I recently had to walk through a client on how to install Ruby on Rails on his machine. It made me realize that it’s not exactly a straightforward process. I’ll go over how to install Ruby on Rails step by step on a Mac OS.
The instructions found here can be followed on the Mac OS (or OS X if you haven’t upgraded in awhile). I know that there are posts that show you how to install Ruby on Rails on specific version of the Mac operating system, but I’ve found the steps to be more or less the same in my experience.
Just FYI, all of the commands will be run in the bash terminal. They should work automatically without any problems on zshell too. If you’re on fish, you may have to modify things around a bit, especially when you install RVM (ruby version manager).
1. Install Homebrew
If you’re a developer, you probably have this installed already, but go ahead and install Homebrew if you don’t have this installed yet. For those who don’t know what Homebrew is, it’s just a package manager for Mac OS, kind of like “apt” in Debian based Linux distributions.
Follow the directions in https://brew.sh/
At the time of this writing, it says to run this command in your terminal.
/usr/bin/ruby -e "$(curl -fsSL https://raw.githubusercontent.com/Homebrew/install/master/install)"
2. Install xcode-select
You need to have the command line tools for XCode installed. Even if you think you already have this, run this command in your terminal:
This may take some time to install. Be patient and let the installation finish. Once finished, move onto the next step.
3. Install libxml2
Nokogiri is a Ruby gem that also happens to be a dependency of Ruby on Rails. The thing is, nokogiri gem installation will fail if you don’t have libxml2 installed. You can install this with homebrew by running
brew install libxml2
4. Install RVM and a Ruby version
RVM stands for Ruby version manager. There are two major ones, RVM and rbenv. It’s preferable to use a version manager because it’ll separate the ruby installation that you use for actual development work from the one that’s installed directly on your system. This makes it easy to manage gems as well as various different ruby versions that you may encounter when you work on different Rails applications.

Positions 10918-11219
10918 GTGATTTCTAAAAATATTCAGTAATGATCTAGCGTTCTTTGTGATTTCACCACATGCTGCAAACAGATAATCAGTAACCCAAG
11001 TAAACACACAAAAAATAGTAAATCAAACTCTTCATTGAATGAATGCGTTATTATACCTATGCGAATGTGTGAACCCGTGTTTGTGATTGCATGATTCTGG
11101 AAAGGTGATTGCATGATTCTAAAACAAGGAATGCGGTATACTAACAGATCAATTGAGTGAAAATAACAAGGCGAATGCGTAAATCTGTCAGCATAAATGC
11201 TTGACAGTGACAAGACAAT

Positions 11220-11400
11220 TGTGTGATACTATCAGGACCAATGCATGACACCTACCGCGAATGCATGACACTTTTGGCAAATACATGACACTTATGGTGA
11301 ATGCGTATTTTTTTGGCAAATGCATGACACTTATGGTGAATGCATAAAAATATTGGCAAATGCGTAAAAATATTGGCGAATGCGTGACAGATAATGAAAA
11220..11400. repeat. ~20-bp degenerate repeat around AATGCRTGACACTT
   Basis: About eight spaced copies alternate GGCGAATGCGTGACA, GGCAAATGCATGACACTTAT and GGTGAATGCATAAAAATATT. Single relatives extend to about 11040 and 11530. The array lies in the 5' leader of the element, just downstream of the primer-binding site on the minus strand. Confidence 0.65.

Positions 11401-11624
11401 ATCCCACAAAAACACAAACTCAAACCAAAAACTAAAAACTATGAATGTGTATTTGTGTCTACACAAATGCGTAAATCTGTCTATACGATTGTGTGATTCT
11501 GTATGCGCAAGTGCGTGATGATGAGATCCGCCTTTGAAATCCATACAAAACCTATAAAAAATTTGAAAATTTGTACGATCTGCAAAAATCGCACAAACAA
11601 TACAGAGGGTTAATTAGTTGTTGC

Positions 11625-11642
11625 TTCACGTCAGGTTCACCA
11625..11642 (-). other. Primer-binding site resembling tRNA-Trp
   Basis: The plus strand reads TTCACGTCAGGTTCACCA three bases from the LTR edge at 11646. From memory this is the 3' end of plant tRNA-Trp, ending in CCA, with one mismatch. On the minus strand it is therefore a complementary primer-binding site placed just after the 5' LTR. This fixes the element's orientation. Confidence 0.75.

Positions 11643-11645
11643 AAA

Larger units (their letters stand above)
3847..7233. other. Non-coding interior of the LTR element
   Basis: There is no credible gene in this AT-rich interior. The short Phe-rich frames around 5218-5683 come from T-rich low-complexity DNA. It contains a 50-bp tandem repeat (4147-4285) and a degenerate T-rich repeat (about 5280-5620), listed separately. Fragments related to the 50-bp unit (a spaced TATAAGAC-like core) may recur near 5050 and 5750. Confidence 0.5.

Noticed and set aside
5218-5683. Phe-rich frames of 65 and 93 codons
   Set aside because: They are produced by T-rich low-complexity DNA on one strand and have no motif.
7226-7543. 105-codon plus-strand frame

Both RVM and rbenv work fine, but I like RVM mostly because that’s what I’m used to. I’m going to recommend installing RVM here because that’s what I use, but it really doesn’t matter which ruby version manager you use. If you strongly prefer rbenv, go ahead and install that one.
As far as installing RVM, you can find the directions on their website https://rvm.io/
If you don’t feel like searching through the website for installation directions, just run this in your terminal.
\curl -sSL https://get.rvm.io | bash -s stable --ruby
If you get some error that says that you don’t have curl, you can install curl via homebrew
brew install curl
Once you have installed RVM, install the Ruby version you need via RVM. For example, if you need to install Ruby version 2.4.1 (current latest version at the time of this writing), you can install this via running this command in your terminal.
rvm install 2.4.1
5. Install bundler and Rails
Once you have installed RVM and a Ruby version via RVM, install the gem bundler via the command
gem install bundler
After you install bundler you can finally install Rails by running
gem install rails
Or you can cd into a Rails project directory and run
and bundler will install the correct Rails version and all required dependencies for you.
6. Optional – Install MySQL and/or PostgreSQL
You’ll notice that many Rails projects will be using MySQL or PostgreSQL. You can install these two databases with ease via Homebrew. The commands to install them are just
brew install mysql
brew install postgresql
AAAND that should be it! If you have any questions about installing Rails on your machine, feel free to leave a comment or email me at firstname.lastname@example.org